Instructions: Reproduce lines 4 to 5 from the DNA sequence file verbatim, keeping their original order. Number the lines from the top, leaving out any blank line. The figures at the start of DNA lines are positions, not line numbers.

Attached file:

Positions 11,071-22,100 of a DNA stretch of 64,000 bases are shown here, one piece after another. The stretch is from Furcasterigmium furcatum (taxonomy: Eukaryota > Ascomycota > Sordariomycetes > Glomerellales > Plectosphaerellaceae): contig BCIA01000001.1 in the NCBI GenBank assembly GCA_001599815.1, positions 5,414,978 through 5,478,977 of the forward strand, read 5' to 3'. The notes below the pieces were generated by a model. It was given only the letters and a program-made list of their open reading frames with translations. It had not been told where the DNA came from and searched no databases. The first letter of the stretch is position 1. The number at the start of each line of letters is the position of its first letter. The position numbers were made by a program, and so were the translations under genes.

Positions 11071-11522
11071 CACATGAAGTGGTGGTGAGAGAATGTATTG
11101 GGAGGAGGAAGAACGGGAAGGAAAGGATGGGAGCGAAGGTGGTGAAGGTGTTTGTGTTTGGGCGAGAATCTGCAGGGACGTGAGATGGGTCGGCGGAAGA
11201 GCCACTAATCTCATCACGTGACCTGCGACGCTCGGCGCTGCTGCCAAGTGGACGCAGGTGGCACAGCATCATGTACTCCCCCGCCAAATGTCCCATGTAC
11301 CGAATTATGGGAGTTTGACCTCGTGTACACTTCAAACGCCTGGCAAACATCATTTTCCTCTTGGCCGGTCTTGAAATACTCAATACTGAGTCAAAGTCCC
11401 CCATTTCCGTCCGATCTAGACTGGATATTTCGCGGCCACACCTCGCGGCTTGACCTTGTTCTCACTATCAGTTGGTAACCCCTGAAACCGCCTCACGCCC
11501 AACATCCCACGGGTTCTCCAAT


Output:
11101 GGAGGAGGAAGAACGGGAAGGAAAGGATGGGAGCGAAGGTGGTGAAGGTGTTTGTGTTTGGGCGAGAATCTGCAGGGACGTGAGATGGGTCGGCGGAAGA
11201 GCCACTAATCTCATCACGTGACCTGCGACGCTCGGCGCTGCTGCCAAGTGGACGCAGGTGGCACAGCATCATGTACTCCCCCGCCAAATGTCCCATGTAC